Almost three years have passed, but for Jenny Allen, the moment she was told by police her older brother had died is engraved in her memory.
"I felt my feet lift off the floor, and I can't explain the sensation of my head and my heart meeting and bouncing back and forward off one another," she said.
"I could hear [the police officer] talking to me in the background, but I couldn't hear what he was saying.
"And it's true when they say, 'Sit down before you hear this news'... because my legs just stopped working, and my knees buckled, and I just fell to my knees."
Jenny's brother, Bernard Sessions, had taken his own life on June 1, 2017. He was aged 45.
"All I could think of, 'It's my fault', because we'd had an argument a few days before," Jenny said. And that feeling was only compounded by the awful sense of finality.
"It was the first time I'd felt, 'Things are really, really bad, and there's nothing I can do to change it, because he's gone'."
In the hours after learning her brother had died, Jenny went to Bernie's unit at Mayfield. It was immaculate. Underneath a lamp was a note that Bernie had left. Reading that note provided his little sister with a sense of relief that it wasn't her fault.
"Bernard just was very unwell," she said. "He had a profound mental illness."
For many years, Bernie Sessions had been living with paranoid schizophrenia, which had progressively isolated him.
However, many people knew Jenny's brother, even if they didn't know his name. He was "The Man in the Doorway". Day and night, he sat on a blue milk crate outside his unit by Maitland Road, waving at passersby.
Jenny lamented her brother had led such a sad and lonely life. Yet that perception was "completely flipped" when she posted on social media that Bernie had died.
There was a swell of shock and sadness, as the community responded first online then out on the street, creating a shrine of sorts where Bernie once sat.
People looked for ways to express how they felt about losing The Man in the Doorway.
"What's the word everyone's using around this pandemic? 'Unprecedented'," said Jenny.
"It's like this unprecedented thing, where you lose your brother to suicide, yet a community that you don't even know exists paints a mural for him, does a play, artworks, poems, people wrote songs and sent them to me. It evolved so organically, I feel like I didn't do anything. I just grabbed hold of everything that was being given to me, and kept marching it forward."
Others also shared with Jenny their own stories of dealing with mental illness.
"I felt like they were looking towards me and handing me their stories, and I felt a responsibility to do something with them," she said. "People were trusting me with their deepest feelings, and that's just a privilege. I felt like I wanted to do something, not only for Bernie, but also for everybody else."
Yet initially Jenny had to deal with not just her grief but anger. She felt the mental health system had let down her brother. She had sought help for him before he died, and it didn't arrive.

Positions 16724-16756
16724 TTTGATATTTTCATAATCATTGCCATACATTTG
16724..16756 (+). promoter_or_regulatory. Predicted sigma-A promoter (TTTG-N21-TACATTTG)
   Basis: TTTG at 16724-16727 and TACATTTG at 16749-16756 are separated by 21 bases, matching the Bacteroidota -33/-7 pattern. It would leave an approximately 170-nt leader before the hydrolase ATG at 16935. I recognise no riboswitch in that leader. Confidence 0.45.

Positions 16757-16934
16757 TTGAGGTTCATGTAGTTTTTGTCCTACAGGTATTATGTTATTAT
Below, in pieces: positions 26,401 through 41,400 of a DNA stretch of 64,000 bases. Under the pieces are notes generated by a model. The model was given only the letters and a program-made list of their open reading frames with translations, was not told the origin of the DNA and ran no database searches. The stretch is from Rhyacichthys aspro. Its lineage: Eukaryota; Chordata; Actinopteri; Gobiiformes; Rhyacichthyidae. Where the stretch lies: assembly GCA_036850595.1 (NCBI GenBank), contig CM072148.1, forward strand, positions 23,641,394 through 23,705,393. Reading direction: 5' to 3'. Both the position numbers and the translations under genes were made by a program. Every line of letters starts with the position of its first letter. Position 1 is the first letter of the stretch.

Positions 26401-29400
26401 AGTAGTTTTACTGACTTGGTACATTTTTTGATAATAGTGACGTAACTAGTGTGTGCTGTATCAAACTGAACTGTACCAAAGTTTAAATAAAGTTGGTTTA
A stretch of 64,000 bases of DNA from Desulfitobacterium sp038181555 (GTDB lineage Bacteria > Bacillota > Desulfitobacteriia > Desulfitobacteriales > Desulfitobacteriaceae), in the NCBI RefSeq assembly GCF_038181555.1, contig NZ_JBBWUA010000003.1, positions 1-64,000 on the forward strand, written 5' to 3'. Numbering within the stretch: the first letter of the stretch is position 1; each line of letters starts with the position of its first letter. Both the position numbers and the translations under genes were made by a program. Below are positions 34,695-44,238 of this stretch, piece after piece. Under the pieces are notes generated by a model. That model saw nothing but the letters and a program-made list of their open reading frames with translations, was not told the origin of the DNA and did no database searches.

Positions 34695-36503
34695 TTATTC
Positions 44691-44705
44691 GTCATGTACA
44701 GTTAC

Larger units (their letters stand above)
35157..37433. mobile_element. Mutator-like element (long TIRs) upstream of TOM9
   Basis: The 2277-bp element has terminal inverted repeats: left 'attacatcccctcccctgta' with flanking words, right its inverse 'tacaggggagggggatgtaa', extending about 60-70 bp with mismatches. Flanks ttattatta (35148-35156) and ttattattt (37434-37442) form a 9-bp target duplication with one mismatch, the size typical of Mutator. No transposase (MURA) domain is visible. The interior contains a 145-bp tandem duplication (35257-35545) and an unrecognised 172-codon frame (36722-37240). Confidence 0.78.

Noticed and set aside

She felt hopelessness. But, Jenny realised, if she was going to help others and give them hope, she had to "rewrite the narrative".
"If you can remove yourself from that problem-saturated narrative, and rewrite what you want the story to be, which was one of hope in that we can help other people, one of forgiveness," she explained.
"I was gaining strength and encouragement from the people in Bernie's community, and they were gaining strength, hope and encouragement from Bernie's story, in that there was a chance we could make a difference, if we all banded together, and if we all have the right heart, which is one of kindness and compassion."
In ways he perhaps could not have imagined, The Man in the Doorway opened doors for his little sister, for so many people. Jenny Allen became a mental health reform advocate. She joined advisory committees, wrote reports and made submissions to governments.
She became a voice for her brother, for all who live with mental illness, and for those who love and care for them.
She helped bring about some changes in practices and procedures and, by speaking up herself, she encouraged people to talk about mental health.
Jenny Allen has boundless faith in people: less so in the mental health system.
"My focus used to be on the system. I no longer have any hope for that. I don't know if we can change the system. But my focus has shifted onto people, in that we can help people, and we can help each other."
It is the same philosophy that Jenny Allen has seen being enacted locally during the COVID-19 pandemic. She is a residential mental health worker, so she has been helping people cope with the changes the virus has imposed on daily lives. But she has seen people helping each other in myriad, subtle ways.
"I think the community has done an exceptional job in leaning on each other and finding strength in one another, that we're not going through this alone," she said. "It's actually all of us."
And for anyone struggling at this time, Jenny made this suggestion: "Tell somebody. Hand your story to somebody. Give them the privilege of holding your story for you, so they can check up on you... And know that recovery is not only just possible, it's inevitable. So hang in there, and things will get better."
Lifeline: 13 11 14
Read more: Bernie Sessions' funeral
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